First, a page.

disabilities

Aren't We All Special?

Can we collectively agree that none of us are any more special than anyone else? Can we agree that we all have very real needs that deserve to be addressed in varying ways? Rather than evoking pity, and feeling sorry for the few, I think it is time that we realize just what makes us uniquely human. Humans are continually trying to navigate this complicated world in different ways utilizing their specialties, and specific needs. Some have navigated the world via their wheelchair in the White House (F.D.R was paralyzed from the waist down) while trying to lead American during the Great Depression, some are using their athletic abilities in professional soccer (David Beckham has OCD), some are enjoying their time on earth as an actress even without the ability to hear (Marlee Martlin), and of course there is Helen Keller who published 12 books for our continuing education and entertainment. Some of us (i.e. myself), though given the special needs label and after having been adopted through foster care, are working to erase the labels and de-stigmatize areas that are divisive by blogging. As a lover of words - both reading, written, spoken and signed, I truly believe in the power of words. Words reinforce perceptions, and shape our world. I'm working to reinforce the positive perception of those with different abilities. In this sense, I'm representing all of us.

My full article regarding the term special needs within the realm of adoption can be found at Lost Daughters.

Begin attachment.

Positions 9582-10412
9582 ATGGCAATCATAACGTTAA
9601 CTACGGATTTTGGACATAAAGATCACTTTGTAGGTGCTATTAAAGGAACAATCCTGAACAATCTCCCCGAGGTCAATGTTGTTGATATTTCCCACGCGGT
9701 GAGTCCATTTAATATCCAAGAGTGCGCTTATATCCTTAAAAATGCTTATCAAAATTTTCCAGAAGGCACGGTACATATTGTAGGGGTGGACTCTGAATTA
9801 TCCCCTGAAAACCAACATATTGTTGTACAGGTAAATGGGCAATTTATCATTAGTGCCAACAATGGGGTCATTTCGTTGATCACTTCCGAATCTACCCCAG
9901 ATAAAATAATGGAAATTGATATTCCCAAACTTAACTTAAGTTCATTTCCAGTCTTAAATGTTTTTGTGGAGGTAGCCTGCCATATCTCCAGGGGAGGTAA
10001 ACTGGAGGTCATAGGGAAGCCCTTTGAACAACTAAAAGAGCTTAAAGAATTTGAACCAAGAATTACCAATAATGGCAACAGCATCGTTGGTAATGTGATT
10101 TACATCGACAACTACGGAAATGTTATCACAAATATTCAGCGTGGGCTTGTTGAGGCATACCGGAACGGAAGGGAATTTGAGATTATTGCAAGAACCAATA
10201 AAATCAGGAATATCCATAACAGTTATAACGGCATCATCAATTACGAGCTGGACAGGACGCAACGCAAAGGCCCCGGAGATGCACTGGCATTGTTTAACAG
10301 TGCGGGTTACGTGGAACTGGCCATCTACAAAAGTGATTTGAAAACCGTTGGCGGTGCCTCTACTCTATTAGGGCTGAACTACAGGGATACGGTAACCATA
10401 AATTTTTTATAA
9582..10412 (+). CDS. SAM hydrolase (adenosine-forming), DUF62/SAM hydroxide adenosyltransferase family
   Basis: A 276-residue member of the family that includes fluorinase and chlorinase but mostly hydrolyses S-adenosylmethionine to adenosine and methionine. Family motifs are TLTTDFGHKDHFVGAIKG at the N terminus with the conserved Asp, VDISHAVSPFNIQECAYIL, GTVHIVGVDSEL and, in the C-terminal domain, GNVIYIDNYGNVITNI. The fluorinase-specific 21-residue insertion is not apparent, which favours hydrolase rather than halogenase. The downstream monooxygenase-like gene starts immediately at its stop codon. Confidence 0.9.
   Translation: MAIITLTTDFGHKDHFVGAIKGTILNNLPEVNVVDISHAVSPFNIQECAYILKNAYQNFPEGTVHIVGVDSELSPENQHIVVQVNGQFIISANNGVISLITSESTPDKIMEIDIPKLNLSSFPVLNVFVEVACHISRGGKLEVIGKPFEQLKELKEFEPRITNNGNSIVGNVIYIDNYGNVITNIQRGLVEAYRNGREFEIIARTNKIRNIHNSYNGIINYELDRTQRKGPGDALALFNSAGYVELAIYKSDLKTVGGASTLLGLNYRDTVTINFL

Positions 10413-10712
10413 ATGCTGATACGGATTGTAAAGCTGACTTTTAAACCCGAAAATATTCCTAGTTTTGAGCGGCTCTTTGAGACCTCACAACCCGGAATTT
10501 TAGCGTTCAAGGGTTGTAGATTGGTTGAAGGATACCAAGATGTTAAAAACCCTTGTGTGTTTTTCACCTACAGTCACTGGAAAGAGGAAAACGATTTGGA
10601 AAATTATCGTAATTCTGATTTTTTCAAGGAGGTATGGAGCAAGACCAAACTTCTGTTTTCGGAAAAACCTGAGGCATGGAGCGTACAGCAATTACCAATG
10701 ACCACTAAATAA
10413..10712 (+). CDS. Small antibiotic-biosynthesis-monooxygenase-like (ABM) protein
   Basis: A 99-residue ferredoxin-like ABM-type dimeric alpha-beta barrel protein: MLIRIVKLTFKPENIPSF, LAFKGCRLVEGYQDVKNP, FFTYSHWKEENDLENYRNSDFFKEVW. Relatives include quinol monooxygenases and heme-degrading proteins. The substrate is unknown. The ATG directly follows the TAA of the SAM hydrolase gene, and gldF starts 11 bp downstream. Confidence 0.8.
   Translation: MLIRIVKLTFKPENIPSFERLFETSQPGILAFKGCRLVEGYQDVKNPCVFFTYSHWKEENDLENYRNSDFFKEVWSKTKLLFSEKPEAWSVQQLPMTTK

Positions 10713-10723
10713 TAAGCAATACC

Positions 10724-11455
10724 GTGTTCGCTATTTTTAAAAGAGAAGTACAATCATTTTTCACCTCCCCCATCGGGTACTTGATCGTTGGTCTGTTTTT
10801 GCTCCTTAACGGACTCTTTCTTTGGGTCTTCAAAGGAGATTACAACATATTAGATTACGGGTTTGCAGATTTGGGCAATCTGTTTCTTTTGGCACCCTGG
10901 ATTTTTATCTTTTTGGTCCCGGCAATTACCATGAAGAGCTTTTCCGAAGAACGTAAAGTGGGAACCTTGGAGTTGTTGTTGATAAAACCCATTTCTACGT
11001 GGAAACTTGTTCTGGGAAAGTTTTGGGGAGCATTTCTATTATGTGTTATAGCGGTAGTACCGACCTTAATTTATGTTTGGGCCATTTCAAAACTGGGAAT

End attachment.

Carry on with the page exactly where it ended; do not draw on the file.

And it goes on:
"Minorities strongly encouraged to apply..."

What are employers attempting to say when they tack the phrase “women and minorities are strongly encouraged to apply” onto the end of a job posting? Are they strongly encouraging those who are actually of the minority in terms of bi/multi-racial folks, latino/a, gays or lesbians, persons with disabilities etc.? I'll wager to guess that they are typically speaking directly to women of color. If so, are employers encouraging women of color to apply because they value diversity in the true sense of the word, or because they need a woman of color to fulfill their quota? To me, this statement reads as a covert way to meet a quota. I view it as a hollow and ineffectual attempt to put a sticker over the actual issue at hand - white privilege and minority oppression. It's a statement that may actually be preventing attracting the diverse work force it apparently desires by implemented strategies specifically designed to attract people of color.

Others I've spoken with felt it to be a reflection of the company's attempt to weed those out who may be uncomfortable in a diverse environments as the statement serves to reflect the current culture of the company. I'm curious what others think when they read this statement - especially curious about what white males think when they read this?